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Data Journalism Top 10: Wordle Wins, Djokovic Drama, and UK’s Partygate Scandal

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Understanding gerrymandering through a game of mini-golf: The Washington Post’s creative approach to online storytelling. Graphic by Dylan Moriarty and Joe Fox. Image: Screenshot

If you’re a word puzzle addict and active on Twitter, you’ll have come across the latest craze — Wordle. Al Jazeera Labs analyzed the puzzle’s word bank to give tips on how to tackle the game strategically. Our weekly NodeXL curation of the most popular data journalism stories on Twitter also features an analysis of shopping habits during the pandemic, an examination of vaccination rates among elite athletes, details on the scandal shaking UK politics, and an interactive mini-golf game illustrating how gerrymandering — the manipulation of electoral boundaries — plays out in various US states.

Pandemic Shopping

How has the pandemic influenced our collective shopping habits? Using Google Trends data, this project by Schema Design, Google Trends, and Axios visualizes and categorizes online shopping trends during the COVID-19 pandemic. Based on searches carried out in the United States, the project shows how demand for products like bleach and tequila surged at various points in the last two years. Designers sorted the products into three demand categories: “normal,” “unusual,” and “new normal.” The latter features products like dishwashers, cat treats, and loungewear, which saw a rise in demand and continue to be popular. Demand for items like jigsaw puzzles and toilet paper increased early in the pandemic but has since returned to normal, so features in the “unusual” category.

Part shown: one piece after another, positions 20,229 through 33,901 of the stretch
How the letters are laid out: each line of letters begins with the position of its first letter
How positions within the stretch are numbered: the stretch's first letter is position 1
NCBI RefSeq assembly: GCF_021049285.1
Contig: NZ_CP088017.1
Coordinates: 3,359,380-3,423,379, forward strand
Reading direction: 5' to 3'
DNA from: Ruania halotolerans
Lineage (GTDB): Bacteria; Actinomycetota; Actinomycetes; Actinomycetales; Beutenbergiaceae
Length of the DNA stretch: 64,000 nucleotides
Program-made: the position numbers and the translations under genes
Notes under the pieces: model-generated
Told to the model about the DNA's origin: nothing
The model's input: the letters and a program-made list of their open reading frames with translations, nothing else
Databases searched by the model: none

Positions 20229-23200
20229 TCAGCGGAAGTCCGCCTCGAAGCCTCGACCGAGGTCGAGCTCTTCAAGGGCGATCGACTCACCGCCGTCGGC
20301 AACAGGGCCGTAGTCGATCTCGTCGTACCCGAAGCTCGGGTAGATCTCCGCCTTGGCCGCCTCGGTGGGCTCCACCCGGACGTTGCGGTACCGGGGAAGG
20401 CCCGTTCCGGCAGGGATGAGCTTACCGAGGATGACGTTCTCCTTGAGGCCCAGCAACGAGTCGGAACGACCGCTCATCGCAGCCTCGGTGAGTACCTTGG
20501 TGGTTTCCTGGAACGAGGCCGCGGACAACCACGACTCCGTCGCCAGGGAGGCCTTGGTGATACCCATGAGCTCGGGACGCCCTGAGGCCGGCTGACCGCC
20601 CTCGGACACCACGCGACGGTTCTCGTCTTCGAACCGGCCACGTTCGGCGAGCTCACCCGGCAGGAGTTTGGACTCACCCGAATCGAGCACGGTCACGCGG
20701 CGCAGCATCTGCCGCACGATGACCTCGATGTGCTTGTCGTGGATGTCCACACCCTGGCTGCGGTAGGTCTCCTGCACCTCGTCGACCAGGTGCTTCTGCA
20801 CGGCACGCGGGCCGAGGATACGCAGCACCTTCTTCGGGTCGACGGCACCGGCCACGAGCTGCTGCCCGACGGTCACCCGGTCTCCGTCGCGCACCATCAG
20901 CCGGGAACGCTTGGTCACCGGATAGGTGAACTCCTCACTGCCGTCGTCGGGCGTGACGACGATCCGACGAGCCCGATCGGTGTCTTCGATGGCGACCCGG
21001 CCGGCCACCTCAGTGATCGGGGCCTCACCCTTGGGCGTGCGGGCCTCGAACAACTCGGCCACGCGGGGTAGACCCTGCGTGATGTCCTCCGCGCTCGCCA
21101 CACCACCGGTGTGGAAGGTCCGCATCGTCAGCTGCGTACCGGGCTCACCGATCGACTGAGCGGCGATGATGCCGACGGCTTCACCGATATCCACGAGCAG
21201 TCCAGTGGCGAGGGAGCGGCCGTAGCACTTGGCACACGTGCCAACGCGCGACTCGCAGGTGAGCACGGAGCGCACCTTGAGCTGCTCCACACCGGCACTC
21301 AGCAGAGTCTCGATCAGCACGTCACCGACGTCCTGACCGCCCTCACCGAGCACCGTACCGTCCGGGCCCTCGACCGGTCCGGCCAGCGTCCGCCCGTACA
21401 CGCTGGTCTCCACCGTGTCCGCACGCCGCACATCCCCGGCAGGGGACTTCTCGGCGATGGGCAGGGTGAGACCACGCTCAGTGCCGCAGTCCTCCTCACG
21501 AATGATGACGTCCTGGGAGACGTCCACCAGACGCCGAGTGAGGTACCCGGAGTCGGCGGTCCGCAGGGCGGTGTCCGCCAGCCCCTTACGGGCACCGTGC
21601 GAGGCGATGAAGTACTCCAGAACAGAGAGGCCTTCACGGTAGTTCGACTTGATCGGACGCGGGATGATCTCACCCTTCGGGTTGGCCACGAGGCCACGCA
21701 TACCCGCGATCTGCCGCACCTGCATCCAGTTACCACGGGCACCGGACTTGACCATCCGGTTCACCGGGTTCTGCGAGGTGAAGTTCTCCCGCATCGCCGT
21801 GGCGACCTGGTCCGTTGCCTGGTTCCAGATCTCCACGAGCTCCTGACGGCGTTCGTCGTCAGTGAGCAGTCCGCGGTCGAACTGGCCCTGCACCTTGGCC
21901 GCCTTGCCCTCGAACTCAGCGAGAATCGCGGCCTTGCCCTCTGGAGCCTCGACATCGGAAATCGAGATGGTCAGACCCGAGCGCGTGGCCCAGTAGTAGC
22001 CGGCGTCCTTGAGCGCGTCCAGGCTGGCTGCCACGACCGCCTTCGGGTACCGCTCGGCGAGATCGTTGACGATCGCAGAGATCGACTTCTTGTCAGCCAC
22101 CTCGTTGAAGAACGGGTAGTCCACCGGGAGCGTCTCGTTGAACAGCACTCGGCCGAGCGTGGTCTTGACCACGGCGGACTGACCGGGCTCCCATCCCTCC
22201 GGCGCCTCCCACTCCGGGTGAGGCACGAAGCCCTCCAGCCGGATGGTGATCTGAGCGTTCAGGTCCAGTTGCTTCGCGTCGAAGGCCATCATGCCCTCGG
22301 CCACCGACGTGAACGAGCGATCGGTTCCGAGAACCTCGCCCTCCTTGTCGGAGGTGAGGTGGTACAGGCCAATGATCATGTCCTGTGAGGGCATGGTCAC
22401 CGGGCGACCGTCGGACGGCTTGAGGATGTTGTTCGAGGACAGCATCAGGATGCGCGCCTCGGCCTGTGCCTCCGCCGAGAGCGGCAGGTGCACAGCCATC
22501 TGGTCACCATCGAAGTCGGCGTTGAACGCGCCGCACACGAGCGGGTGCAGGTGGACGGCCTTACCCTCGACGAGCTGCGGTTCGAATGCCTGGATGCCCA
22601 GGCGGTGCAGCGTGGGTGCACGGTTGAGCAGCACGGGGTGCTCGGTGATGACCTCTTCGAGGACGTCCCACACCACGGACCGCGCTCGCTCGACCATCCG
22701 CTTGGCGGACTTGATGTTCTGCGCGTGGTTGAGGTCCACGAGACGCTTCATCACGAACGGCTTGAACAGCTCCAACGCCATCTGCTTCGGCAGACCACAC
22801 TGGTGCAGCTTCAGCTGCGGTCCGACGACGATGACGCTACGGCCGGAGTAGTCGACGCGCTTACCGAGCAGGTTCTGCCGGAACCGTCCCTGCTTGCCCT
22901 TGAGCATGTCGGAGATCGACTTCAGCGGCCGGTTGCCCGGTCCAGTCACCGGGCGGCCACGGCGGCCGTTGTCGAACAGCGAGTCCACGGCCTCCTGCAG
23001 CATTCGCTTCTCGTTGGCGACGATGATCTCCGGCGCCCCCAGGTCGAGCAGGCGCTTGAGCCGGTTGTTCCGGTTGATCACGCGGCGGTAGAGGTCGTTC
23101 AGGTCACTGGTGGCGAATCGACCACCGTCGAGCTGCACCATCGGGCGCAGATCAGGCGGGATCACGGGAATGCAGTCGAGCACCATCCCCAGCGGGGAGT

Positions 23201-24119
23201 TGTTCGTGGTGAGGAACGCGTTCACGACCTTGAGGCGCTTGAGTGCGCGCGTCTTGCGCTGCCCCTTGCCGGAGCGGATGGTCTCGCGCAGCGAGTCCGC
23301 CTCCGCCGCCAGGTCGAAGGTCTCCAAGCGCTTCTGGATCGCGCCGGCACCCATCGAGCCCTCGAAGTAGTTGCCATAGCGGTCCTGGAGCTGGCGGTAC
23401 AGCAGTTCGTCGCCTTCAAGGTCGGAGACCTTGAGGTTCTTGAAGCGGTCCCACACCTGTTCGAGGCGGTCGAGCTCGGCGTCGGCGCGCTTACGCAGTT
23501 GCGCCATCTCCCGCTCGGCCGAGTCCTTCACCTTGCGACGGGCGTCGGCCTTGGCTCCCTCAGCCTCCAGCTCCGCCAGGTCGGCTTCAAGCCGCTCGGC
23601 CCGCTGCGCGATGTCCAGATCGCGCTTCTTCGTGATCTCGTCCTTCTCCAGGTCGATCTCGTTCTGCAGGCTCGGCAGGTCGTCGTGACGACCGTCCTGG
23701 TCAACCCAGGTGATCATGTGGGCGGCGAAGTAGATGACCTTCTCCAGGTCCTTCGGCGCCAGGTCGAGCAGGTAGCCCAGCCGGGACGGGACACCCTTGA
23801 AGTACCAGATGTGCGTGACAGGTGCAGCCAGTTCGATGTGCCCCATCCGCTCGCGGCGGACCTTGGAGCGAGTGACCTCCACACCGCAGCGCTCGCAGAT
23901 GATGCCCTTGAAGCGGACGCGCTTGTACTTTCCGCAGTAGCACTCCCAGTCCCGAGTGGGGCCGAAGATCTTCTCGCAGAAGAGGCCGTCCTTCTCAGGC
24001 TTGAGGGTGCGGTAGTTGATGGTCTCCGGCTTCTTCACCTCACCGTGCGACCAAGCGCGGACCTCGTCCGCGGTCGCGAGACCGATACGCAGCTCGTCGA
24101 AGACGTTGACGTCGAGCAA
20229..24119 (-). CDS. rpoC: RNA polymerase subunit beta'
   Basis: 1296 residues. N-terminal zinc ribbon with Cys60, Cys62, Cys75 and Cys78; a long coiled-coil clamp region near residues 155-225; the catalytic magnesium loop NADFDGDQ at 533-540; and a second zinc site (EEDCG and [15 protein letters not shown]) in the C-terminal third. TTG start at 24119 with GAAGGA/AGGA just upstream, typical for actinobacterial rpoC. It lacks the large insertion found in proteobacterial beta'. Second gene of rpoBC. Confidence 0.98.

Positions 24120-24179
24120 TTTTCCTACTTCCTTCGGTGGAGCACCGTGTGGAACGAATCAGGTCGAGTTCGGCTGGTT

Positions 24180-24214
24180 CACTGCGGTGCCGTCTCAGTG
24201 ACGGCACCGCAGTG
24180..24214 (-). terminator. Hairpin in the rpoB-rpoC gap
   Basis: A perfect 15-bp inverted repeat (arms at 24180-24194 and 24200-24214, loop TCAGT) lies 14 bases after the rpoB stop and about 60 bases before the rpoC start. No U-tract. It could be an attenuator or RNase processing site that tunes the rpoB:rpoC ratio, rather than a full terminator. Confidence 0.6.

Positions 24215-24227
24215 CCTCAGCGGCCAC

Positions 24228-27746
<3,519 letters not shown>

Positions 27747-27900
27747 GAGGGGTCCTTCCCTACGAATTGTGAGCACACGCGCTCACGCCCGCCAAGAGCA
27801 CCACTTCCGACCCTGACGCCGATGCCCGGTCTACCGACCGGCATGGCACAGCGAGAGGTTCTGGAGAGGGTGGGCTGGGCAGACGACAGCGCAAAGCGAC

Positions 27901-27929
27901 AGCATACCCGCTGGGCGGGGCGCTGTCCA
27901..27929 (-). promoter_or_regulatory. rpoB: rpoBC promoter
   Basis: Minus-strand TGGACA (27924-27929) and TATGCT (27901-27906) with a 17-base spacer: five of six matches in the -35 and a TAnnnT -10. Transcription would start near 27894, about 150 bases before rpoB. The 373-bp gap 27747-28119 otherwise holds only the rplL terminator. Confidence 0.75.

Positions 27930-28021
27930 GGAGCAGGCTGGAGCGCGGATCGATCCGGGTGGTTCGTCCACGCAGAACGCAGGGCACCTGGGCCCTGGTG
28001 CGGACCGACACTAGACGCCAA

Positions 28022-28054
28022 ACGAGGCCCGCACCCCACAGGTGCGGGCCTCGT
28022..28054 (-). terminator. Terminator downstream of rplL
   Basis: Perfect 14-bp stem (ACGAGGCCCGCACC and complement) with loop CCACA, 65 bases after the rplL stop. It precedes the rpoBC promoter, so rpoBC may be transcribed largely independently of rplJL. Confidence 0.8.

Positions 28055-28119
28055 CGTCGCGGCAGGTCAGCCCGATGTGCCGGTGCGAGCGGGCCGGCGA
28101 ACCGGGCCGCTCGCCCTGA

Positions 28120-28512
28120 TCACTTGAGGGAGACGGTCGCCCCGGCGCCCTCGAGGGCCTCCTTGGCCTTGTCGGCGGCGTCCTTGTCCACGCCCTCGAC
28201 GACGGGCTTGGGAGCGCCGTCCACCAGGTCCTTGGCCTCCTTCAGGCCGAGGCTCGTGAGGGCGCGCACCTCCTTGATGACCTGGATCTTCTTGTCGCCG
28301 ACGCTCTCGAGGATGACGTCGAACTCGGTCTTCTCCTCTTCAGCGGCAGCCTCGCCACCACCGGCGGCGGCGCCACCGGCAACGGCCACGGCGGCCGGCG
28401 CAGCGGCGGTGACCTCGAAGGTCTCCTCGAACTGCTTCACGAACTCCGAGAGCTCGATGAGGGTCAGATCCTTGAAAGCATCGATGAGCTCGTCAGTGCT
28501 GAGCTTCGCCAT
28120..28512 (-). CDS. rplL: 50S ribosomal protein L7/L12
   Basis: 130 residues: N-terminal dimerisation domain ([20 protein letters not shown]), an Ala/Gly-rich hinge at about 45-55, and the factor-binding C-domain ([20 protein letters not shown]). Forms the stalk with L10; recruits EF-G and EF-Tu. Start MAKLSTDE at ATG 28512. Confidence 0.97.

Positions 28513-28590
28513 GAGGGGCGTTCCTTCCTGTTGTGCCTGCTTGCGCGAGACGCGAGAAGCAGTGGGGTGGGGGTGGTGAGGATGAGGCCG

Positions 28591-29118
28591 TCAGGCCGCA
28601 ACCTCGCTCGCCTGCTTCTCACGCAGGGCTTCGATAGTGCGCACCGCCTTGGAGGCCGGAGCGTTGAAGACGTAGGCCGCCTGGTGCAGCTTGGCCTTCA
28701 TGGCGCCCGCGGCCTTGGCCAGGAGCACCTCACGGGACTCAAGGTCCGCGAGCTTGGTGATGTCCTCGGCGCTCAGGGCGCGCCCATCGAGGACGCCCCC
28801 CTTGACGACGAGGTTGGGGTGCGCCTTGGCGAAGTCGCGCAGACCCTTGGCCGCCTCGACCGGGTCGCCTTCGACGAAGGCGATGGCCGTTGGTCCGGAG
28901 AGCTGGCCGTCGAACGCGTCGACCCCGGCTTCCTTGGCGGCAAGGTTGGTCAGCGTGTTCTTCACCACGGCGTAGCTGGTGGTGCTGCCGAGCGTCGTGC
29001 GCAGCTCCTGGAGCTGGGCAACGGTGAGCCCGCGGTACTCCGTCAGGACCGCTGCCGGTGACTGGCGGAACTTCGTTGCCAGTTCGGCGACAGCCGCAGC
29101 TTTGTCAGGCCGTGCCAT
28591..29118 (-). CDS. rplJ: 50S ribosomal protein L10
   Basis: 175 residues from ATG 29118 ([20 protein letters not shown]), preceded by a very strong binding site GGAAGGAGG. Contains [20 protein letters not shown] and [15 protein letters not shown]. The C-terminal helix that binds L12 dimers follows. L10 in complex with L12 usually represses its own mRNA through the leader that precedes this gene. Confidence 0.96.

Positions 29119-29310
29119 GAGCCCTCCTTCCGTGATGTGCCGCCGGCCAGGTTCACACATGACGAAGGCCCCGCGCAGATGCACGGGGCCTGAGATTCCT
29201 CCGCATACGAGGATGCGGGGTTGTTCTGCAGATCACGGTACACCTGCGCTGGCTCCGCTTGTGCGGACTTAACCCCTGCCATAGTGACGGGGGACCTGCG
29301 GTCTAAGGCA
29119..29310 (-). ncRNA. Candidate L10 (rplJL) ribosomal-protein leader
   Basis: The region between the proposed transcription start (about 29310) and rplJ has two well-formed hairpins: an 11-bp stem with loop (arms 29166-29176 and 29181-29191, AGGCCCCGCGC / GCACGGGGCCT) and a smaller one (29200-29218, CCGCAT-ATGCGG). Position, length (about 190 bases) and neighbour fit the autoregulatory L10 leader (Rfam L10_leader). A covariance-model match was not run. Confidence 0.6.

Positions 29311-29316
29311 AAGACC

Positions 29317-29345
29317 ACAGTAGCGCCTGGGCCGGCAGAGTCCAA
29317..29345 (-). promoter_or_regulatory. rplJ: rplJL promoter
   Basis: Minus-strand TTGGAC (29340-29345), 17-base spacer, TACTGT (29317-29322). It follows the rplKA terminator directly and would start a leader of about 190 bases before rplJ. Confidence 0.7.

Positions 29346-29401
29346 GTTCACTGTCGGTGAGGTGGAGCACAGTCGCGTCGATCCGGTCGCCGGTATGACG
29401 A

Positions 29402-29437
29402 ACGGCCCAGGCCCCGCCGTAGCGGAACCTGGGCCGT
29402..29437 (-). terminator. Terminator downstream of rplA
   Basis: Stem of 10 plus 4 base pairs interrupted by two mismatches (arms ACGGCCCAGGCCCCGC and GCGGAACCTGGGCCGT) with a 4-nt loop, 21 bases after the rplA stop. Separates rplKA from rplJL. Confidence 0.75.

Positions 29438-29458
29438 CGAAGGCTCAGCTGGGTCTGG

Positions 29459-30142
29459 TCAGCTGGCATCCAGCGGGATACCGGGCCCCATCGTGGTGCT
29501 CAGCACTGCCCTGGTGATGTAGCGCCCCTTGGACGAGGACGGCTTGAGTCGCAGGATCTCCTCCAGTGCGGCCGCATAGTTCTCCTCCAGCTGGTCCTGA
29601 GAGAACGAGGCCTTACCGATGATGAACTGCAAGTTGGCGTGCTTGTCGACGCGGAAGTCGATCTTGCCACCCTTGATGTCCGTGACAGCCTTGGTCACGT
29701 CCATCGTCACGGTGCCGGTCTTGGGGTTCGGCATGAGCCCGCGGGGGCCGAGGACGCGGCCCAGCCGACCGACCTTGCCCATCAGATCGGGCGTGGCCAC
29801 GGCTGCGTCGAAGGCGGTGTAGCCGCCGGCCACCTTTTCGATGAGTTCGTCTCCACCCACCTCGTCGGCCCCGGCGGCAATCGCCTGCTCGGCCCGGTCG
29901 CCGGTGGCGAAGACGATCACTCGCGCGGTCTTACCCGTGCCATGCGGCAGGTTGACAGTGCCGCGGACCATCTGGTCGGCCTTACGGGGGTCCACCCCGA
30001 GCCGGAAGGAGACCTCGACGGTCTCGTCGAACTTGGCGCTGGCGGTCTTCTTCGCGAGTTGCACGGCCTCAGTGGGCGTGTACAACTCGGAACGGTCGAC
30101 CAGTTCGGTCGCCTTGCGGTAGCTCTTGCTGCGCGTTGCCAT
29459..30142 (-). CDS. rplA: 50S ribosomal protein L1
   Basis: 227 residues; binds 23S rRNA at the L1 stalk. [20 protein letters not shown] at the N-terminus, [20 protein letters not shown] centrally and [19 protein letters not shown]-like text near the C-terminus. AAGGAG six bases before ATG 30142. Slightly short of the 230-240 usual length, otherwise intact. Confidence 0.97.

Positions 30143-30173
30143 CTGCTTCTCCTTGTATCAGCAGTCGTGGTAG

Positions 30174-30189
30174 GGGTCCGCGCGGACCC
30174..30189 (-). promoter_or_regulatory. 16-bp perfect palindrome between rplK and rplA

Gerrymandering and Golf

Gerrymandering — altering the boundaries of election districts in order to give one political party advantage over another — is an ethically dubious tactic used by politicians around the world. Taking a creative approach to illustrating the problem, The Washington Post designed an interactive mini-golf game that uses the often-ridiculous shapes of US House of Representatives voting districts as golf holes. Graphics reporter and cartographer Dylan Moriarty detailed the process of creating the game in this tweet thread. For fun, check out The Post’s TikTok on this, or if you live in the US, look up your address in this interactive map to see if the boundaries will change in your community.

Double Fault

Novak Djokovic, the world’s top-ranked men’s tennis player, lost the chance to defend his title in this year’s Australian Open and was deported from the country after days of drama over his lack of a COVID-19 vaccine. He was first denied entry into the country on January 5, but his visa was later reinstated before being cancelled again. The Economist compared vaccination rates among men in elite sports to the vaccination rates among adults in their host country. It found that vaccine hesitancy is not uncommon in Serbia, Djokovic’s home country, where only 45% of adults have received two COVID-19 vaccine doses. Data journalist James Fransham explains this piece in a podcast.

Winning at Wordle

If boxes of green, mustard yellow, and gray have been flooding your Twitter feed, welcome to the world of Wordle. The simple, yet addictive word game created by software engineer Josh Wardle for his partner has taken Twitter by storm. Players are given six guesses to figure out the featured five-letter word of the day. To devise a strategy to tackle the game, Al Jazeera analyzed all the words in the word bank to determine which letters of the alphabet appear most frequently. Steer clear from this piece if you hate puzzle spoilers! Bonus: Jacob Silver, data and digital investigator with Memetica, is building a bot to guess your Wordle attempts.